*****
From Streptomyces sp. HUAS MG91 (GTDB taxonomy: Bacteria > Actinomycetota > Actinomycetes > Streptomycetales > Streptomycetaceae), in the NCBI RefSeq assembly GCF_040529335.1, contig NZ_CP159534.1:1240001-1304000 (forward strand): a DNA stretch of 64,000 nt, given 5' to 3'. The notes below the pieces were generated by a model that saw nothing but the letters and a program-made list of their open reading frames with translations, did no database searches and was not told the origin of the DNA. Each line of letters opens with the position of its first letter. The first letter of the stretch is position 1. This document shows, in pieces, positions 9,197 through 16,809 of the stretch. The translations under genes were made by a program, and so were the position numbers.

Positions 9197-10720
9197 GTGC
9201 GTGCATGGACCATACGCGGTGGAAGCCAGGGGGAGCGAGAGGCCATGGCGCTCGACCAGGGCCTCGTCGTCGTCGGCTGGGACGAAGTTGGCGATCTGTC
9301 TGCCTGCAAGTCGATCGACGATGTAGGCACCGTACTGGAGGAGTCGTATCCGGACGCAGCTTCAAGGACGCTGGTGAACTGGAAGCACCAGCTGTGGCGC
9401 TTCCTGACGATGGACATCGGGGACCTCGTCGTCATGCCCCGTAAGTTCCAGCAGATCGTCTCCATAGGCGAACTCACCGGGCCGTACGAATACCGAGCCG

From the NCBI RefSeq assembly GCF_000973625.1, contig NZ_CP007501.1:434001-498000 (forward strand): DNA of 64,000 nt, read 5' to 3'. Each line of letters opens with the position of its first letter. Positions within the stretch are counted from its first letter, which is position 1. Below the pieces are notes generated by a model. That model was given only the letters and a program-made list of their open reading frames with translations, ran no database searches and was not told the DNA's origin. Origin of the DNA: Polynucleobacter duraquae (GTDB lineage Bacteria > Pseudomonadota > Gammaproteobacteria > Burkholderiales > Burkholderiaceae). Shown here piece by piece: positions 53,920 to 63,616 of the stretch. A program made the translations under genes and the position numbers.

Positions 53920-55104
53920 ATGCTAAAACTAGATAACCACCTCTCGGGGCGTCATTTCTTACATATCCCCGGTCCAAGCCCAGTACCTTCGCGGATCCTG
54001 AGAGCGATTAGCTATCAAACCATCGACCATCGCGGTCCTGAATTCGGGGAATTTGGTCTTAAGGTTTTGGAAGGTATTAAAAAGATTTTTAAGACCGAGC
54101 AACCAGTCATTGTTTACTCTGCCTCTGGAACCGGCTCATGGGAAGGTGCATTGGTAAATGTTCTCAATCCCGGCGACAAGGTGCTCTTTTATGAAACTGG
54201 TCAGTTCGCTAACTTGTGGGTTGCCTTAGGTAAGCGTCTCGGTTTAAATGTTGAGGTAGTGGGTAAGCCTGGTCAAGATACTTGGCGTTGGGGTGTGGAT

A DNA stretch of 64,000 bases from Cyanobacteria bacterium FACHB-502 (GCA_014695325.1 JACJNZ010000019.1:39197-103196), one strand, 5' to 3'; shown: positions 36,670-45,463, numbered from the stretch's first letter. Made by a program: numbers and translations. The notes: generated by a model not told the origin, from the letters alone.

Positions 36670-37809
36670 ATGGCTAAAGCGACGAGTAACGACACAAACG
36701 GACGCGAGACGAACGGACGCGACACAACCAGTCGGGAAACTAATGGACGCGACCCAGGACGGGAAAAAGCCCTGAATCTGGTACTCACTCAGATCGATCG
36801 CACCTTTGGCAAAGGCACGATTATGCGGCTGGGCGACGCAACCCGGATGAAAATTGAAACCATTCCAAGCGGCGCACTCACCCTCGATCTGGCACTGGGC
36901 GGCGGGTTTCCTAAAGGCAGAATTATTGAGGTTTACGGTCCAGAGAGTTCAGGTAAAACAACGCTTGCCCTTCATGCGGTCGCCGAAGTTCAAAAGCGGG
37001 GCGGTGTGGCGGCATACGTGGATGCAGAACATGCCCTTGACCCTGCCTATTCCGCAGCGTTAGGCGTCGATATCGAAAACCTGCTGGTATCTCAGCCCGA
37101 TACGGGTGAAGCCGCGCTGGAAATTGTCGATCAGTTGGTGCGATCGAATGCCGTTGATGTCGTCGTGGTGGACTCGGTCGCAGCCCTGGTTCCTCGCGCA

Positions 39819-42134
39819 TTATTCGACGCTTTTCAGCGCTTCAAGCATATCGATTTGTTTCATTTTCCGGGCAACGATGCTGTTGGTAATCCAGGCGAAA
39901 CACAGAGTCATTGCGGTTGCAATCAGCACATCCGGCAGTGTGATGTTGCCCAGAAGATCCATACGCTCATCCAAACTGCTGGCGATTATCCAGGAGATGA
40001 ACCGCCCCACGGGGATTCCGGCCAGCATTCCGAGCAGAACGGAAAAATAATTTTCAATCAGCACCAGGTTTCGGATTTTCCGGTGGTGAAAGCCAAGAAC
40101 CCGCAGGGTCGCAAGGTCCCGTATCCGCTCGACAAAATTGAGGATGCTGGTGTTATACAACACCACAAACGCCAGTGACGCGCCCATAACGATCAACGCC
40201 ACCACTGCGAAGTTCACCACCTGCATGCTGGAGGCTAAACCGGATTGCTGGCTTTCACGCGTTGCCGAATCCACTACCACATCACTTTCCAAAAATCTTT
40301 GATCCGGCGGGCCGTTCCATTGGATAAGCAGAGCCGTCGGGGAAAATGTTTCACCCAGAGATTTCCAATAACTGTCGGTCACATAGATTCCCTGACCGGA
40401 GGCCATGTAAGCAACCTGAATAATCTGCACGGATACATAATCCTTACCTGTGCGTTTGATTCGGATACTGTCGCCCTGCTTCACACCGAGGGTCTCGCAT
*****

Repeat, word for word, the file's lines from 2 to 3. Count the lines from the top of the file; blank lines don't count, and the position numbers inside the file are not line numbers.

Positions 9197-10720
9197 GTGC